Since 1996

   Your Gateway to Music and More from a Christian Perspective
     Slow down as you approach the gate, and have your change ready....
Home
Subscribe
About Us
Features
News

Album Reviews
A-F
G-L
M-S
T-Z
Movie Reviews
Concert Reviews
Book Reviews

Top 10
Contact Us


These Cold and Rusted Lungs
Artist: Amy Courts
Label: Indies 
Length: 10 tracks/ 44:36
URL: http://www.amycourts.com
 
Her first full length album, These Cold and Rusted Lungs , Amy Courts sounds frail, frustrated and vulnerable. She takes on massive subjects like love, heartbreak, personal demons, and the concept of a Holy yet still personal God. Whew. Talk about ominous! But she is up to her monumental, unsettling task. 

Undeniably sobering, it is an album about the constant struggles we face in this Christian life. You may not think so from the first song "Hold You Up,"  an unusual love song. Maybe the most loving of love songs. Selfless, responsible, accepting, understanding, it expresses the mature attitude that under all the bluster, we all are weak and she wants to help heal that in her husband.  Courts says,"What I find more and more is that instead of wanting to punish him for hurting me, I want to make his hurt go always. And that willingness to lift him up and mend him, which only God can produce in me, is the conduit to both our healing." Pretty eye opening message to wrap your heart around, isn't it?  That's just the opening song. Get ready for lots more.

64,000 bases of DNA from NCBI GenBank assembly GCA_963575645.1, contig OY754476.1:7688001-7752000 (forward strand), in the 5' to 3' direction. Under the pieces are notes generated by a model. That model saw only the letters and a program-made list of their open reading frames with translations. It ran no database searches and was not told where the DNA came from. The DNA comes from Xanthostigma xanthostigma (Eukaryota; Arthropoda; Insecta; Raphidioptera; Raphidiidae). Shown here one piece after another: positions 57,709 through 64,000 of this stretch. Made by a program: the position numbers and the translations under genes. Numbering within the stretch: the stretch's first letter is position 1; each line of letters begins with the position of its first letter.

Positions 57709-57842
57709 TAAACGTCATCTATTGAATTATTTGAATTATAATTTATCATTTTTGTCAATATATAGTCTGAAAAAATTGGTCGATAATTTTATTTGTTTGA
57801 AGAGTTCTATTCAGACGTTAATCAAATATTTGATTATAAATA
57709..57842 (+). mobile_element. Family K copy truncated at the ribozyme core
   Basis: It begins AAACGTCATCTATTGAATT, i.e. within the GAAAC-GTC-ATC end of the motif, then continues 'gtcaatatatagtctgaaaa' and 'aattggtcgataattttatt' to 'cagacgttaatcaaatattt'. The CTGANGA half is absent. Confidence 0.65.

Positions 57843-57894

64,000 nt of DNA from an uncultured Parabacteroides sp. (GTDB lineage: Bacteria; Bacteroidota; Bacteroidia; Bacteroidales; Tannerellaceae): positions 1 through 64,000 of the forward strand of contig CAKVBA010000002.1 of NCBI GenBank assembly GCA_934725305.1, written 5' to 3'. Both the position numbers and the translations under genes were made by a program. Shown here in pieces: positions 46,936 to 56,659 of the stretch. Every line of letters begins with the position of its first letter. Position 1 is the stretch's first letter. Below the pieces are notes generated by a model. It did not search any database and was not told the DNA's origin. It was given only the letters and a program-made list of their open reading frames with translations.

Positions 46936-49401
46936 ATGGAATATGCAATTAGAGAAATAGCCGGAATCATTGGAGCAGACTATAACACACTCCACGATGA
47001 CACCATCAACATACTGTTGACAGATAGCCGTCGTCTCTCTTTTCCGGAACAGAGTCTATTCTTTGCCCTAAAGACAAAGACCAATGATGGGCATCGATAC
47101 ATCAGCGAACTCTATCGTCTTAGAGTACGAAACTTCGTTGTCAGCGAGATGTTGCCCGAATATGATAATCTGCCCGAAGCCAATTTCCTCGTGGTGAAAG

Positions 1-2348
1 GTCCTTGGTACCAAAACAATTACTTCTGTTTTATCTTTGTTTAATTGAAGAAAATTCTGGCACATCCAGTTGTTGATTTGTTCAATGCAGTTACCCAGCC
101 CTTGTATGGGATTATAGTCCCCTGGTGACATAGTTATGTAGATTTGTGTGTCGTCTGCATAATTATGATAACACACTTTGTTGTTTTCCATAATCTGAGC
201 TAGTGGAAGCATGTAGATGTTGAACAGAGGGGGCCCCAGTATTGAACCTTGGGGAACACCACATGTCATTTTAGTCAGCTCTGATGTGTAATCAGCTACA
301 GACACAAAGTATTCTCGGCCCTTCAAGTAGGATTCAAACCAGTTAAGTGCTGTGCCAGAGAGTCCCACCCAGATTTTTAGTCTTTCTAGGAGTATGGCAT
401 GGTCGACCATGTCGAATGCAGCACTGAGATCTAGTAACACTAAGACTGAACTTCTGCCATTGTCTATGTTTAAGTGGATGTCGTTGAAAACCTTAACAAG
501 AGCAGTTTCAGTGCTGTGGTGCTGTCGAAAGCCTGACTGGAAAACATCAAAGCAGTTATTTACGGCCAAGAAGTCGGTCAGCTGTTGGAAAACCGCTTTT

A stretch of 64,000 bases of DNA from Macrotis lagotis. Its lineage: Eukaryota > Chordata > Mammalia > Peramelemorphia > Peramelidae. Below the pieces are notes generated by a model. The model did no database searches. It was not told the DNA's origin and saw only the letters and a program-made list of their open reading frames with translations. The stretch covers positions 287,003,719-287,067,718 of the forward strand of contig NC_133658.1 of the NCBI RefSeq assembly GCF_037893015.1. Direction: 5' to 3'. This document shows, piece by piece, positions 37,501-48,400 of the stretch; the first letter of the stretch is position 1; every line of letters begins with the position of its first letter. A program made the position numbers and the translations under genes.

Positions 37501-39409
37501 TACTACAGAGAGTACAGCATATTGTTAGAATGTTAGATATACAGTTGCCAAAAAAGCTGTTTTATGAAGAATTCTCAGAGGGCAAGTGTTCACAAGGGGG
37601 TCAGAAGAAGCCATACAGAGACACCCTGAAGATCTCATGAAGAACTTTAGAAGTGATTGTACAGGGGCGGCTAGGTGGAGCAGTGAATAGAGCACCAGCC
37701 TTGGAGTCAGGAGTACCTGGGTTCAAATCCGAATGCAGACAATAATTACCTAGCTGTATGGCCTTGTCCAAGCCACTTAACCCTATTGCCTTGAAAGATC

Remember the song "Killing Me Softly?" (yeah it drove me crazy, too) "Drowning" hits that nail right on the head. How does Amy Courts knows all this about me? Apparently she has her thumb on an universal thing or two. The song is so gentle and touching with the strings floating over a single acoustic guitar. "It's everything I dread and yet its just inside my head, I ought to let it go."

"Liars," the first single, talks about dealing with the devil's threats. Courts is asking God for a little help explaining that she doesn't want to hear all the lies. With the descending guitar figure introduction, a very catchy, desperate chorus, this song has curiously mid-eastern flavor to its break. 

Everything loosens up a bit with the rocking "Shiver" where Courts, after being bent to nearly breaking throughout the rest of These Cold and Rusted Lungs stands up for herself. The nearly accapella  "O Holy God" is a lovely offering of praise, pray and love. 

Overall this is quite a weighty and unsettling album. It may be too much to take at one sitting just because of the that Court takes on these harrowing situations. However she does from where her hope flows and lets us know, too.

Bob Felberg

4 ticks

 
  Copyright © 1996 - 2008 The Phantom Tollbooth